U.S. judge blocks transgender rules for schools

FORT WORTH, Texas — A federal judge in Texas has blocked the Obama administration from enforcing rules requiring public schools to let transgender students use bathrooms and locker rooms that conform to their gender identity.

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Responding to a lawsuit filed by Texas and joined by 12 other states, U.S. District Judge Reed O'Connor issued a preliminary injunction late Sunday, ruling that the directive violated federal notice and comment requirements and contradicted existing law and regulations.

The injunction applies nationwide, but O'Connor said states that have chosen to accommodate transgender students "will not be impacted."

"Those states who do not want to be covered by this injunction can easily avoid doing so by state law," the judge added.

The injunction was issued hours before most Texas public students began the 2016-17 school year.

Texas Attorney General Ken Paxton said Monday that he was pleased that O'Connor "ruled against the Obama administration's latest illegal federal overreach."

"This president is attempting to rewrite the laws enacted by the elected representatives of the people, and is threating to take away federal funding from schools to force them to conform. That cannot be allowed to continue," Paxton said in a written statement.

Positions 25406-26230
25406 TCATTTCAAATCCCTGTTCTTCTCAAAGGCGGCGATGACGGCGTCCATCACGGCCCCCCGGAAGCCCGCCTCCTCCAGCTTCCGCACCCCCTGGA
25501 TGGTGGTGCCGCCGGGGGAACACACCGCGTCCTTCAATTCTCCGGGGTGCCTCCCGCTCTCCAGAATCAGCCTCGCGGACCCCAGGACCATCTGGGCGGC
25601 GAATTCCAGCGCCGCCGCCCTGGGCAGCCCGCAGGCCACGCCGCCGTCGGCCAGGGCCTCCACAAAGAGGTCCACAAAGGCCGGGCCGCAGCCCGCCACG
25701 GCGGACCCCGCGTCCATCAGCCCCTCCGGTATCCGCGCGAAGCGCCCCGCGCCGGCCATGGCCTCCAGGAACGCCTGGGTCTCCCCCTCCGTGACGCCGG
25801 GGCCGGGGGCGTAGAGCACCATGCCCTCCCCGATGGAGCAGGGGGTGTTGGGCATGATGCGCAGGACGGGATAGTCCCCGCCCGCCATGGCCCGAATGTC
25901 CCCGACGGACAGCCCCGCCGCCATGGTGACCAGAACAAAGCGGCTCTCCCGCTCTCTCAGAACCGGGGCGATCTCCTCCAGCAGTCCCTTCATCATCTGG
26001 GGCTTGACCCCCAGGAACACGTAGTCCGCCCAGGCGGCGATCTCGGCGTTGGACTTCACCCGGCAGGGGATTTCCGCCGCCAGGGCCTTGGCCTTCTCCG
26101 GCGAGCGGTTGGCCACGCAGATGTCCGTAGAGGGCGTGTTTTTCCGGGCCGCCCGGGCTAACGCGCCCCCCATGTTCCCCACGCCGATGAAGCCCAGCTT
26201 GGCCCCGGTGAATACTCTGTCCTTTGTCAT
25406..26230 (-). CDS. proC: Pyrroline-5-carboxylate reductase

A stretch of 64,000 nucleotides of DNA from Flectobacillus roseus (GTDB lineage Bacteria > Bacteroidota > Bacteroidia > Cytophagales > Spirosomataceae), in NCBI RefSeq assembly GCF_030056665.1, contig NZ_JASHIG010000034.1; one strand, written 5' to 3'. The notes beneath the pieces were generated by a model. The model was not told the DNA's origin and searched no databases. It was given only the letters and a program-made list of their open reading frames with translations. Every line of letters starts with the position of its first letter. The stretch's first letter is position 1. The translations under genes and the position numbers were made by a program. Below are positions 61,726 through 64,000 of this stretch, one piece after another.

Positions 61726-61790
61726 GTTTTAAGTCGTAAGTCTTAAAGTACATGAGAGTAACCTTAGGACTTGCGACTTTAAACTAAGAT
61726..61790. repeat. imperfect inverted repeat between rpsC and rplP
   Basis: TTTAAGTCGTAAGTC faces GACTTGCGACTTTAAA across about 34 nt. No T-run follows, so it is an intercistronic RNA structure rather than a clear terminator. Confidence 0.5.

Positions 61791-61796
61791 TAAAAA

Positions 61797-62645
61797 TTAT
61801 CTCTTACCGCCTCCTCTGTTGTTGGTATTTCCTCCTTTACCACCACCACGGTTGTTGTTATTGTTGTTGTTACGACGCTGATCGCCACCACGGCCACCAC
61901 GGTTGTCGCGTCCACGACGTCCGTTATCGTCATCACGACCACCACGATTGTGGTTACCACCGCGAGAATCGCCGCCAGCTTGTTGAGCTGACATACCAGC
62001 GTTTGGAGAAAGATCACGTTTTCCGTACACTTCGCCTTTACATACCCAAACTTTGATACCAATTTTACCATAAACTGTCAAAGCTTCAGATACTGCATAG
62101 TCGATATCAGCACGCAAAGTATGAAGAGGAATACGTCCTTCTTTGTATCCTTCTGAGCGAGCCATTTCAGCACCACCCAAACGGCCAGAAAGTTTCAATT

The Obama administration is expected to ask the 5th U.S. Circuit Court of Appeals to overturn the ruling.

Harrold Independent School District, a small rural district near Wichita Falls, also joined the lawsuit after its school board — at the request of Paxton's office — approved a policy limiting bathroom use to each student's sex as listed on their birth certificate.

In an Aug. 12 hearing in Fort Worth, lawyers for Texas argued that a temporary injunction was necessary to thwart the Obama administration's attempt to override the will of local school districts by imposing its definition of "gender identity" on all public schools, Paxton's lawyers said.

"Schools are facing the potential loss of funding for simply exercising the authority to implement the policies that best protect their students, " Paxton told O'Connor in a brief. "Every employer is now being threatened for not bowing to anyone that identifies as the opposite sex."

U.S. Justice Department lawyers argued that federal guidelines issued May 13 properly included transgender people under existing laws forbidding discrimination on the basis of sex, race, color, religion and national origin.

Benjamin Berwick, a Justice Department attorney, also said the guidelines do not have the force of law but instead represent the federal government's evolving interpretation of anti-discrimination laws that pertain to public school students.

In siding with Texas and the other states, O'Connor said the administration's directive ran afoul of Title IX, the 1972 federal law that prohibits sex-based discrimination in public schools.

"It cannot be disputed that the plain meaning of the term sex (when Title IX was written) meant the biological and anatomical differences between male and female students as determined at their birth," O'Connor said.

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